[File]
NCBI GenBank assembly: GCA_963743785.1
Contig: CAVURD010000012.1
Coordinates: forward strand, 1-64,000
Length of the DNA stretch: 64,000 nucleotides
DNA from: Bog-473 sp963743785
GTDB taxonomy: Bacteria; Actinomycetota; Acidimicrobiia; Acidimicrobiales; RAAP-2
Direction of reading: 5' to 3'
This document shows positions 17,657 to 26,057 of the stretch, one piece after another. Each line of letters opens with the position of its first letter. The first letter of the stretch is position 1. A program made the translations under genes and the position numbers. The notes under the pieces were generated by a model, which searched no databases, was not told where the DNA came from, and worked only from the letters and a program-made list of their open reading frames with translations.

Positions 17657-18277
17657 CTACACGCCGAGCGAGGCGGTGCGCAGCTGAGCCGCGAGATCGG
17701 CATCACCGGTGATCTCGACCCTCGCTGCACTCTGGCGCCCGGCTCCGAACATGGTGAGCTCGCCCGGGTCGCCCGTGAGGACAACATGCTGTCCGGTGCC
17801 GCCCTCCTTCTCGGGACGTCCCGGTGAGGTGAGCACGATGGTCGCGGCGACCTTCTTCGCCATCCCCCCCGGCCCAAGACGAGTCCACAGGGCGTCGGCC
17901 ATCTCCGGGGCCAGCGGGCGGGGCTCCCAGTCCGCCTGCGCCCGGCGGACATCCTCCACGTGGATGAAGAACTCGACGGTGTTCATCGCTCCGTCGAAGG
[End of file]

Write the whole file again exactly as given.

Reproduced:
NCBI GenBank assembly: GCA_963743785.1
Contig: CAVURD010000012.1
Coordinates: forward strand, 1-64,000
Length of the DNA stretch: 64,000 nucleotides
DNA from: Bog-473 sp963743785
GTDB taxonomy: Bacteria; Actinomycetota; Acidimicrobiia; Acidimicrobiales; RAAP-2
Direction of reading: 5' to 3'
This document shows positions 17,657 to 26,057 of the stretch, one piece after another. Each line of letters opens with the position of its first letter. The first letter of the stretch is position 1. A program made the translations under genes and the position numbers. The notes under the pieces were generated by a model, which searched no databases, was not told where the DNA came from, and worked only from the letters and a program-made list of their open reading frames with translations.

Positions 17657-18277
17657 CTACACGCCGAGCGAGGCGGTGCGCAGCTGAGCCGCGAGATCGG
17701 CATCACCGGTGATCTCGACCCTCGCTGCACTCTGGCGCCCGGCTCCGAACATGGTGAGCTCGCCCGGGTCGCCCGTGAGGACAACATGCTGTCCGGTGCC
17801 GCCCTCCTTCTCGGGACGTCCCGGTGAGGTGAGCACGATGGTCGCGGCGACCTTCTTCGCCATCCCCCCCGGCCCAAGACGAGTCCACAGGGCGTCGGCC
17901 ATCTCCGGGGCCAGCGGGCGGGGCTCCCAGTCCGCCTGCGCCCGGCGGACATCCTCCACGTGGATGAAGAACTCGACGGTGTTCATCGCTCCGTCGAAGG